Aromatherapy

I’m pleased to say that in 2018 I qualified as an Aromatherapist having taken my level 3 diploma with ITEC. This means that I now use essential oils freely with my massage treatments as well as on a prescriptive level.

I am now able to make up products for clients to help them with a range of conditions just for some much needed pampering! This includes anything from facial products to skin creams and bath oils.

With all prescriptive products, each essential oil is carefully selected and combined with a suitable carrier to ultimately suit the needs of each individual client taking into account all medical history, lifestyle, oil safety and intended outcome.

Aromatherapy should never be used in replace of modern medicine, however it can work effectively alongside it and works well as with any other holistic therapy, and is considered as more of a preventative than cure approach.

What is Aromatherapy and how does it work?

Aromatherapy is the use of Essential oils derived from plants for their therapeutic properties. The use of essential oils is said to have a positive effect on physical and emotional wellbeing. Each essential oil has unique properties and a qualified aromatherapist is able to utilize these properties to safely help the client with any given issue. For example, you have all heard of lavender?! Well lavender is a powerful hypotensive and relaxant meaning it can help to reduce blood pressure as well as calm the mind and body and aid sleep. It is also analgesic and anti inflammatory so can help to ease symptoms of pain when used correctly. Lemon is also antibacterial and antiviral which is why it is seen in so many modern day cleaning products!

Plant therapy has been used for centuries. The Egyptians were known to use plant resin for preserving their dead. They used cedar and myrrh for their embalming!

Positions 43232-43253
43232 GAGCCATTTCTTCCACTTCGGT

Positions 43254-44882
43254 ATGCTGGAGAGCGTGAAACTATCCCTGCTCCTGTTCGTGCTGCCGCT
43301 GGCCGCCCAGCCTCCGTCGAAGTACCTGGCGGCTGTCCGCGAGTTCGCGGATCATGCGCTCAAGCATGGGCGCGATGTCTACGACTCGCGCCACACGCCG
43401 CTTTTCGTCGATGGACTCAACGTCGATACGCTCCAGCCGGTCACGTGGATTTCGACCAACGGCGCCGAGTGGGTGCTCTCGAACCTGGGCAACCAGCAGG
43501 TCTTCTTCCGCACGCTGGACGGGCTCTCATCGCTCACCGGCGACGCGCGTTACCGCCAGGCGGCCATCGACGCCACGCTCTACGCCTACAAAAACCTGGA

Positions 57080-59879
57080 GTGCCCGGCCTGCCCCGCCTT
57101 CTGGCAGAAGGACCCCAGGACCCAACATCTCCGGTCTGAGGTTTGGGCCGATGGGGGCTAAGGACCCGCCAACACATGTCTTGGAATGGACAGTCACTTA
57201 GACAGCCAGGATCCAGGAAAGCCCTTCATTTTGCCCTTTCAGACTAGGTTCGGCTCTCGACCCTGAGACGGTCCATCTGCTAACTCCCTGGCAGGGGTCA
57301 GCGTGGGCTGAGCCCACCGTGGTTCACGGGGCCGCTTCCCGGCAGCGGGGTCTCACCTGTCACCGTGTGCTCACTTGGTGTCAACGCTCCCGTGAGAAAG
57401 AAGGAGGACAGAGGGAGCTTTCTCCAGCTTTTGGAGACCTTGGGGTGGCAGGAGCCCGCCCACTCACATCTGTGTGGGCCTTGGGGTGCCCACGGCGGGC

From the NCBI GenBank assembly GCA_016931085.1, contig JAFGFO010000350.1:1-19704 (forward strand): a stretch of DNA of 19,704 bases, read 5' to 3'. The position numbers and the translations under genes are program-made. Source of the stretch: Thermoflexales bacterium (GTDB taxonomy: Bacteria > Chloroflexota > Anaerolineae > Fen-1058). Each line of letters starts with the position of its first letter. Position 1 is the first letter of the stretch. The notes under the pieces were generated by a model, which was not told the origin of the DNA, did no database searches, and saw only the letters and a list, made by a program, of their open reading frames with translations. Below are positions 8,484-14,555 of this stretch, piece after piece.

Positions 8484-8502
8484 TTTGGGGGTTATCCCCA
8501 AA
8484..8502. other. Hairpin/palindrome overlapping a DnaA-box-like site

Hippocrates wrote much on the use of plants in medicine and the Romans would scent their baths frequently making oils and essences an important part of their culture!

Aromatherapy works through contact with the skin (massaging an oil into an area of the body) or through inhalation.

Essential oils are absorbed through the skin, where tiny molecules enter the skin's surface layer, follicles and sweat glands where they enter the blood capillaries of the dermis. (Deep skin layer). They then reach the blood circulation where they are transported around the body having an effect on all the body systems.

Smelling an essential oil is the fastest way for it to penetrate the body. The molecules travel up the nose and pass quickly into the bloodstream via the lungs and respiratory system.

At the top of the nose is the olfactory system which contains the smell sensing cells. They send messages to the brain, often triggering emotional and psychological responses in the person whether the smell is a pleasant or unpleasant one (hopefully pleasant!). The brain can then respond by telling the body to relax for example.

Essential oils can affect a person in 3 ways:

Firstly, they can interact with your body chemistry. I.e. our hormones, enzymes and neurotransmitters are all chemicals and the presence of another chemical in the body can affect the way they work.

Secondly, they can change the chemical messages and impulses sent around the body changing the way various body systems function. For example, an oil with de stressing properties may relieve the symptoms of stress shown by our bodies..i.e. Slowing our heart rate and breathing.

Thirdly, our sense of smell is so closely linked to our mind and also memory that particular cells can cause particular responses. If a smell is appreciated it is likely to invoke a positive response and make someone feel good!